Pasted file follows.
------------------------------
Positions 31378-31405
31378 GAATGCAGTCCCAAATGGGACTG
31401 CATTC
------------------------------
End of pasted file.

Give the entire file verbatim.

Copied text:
Positions 31378-31405
31378 GAATGCAGTCCCAAATGGGACTG
31401 CATTC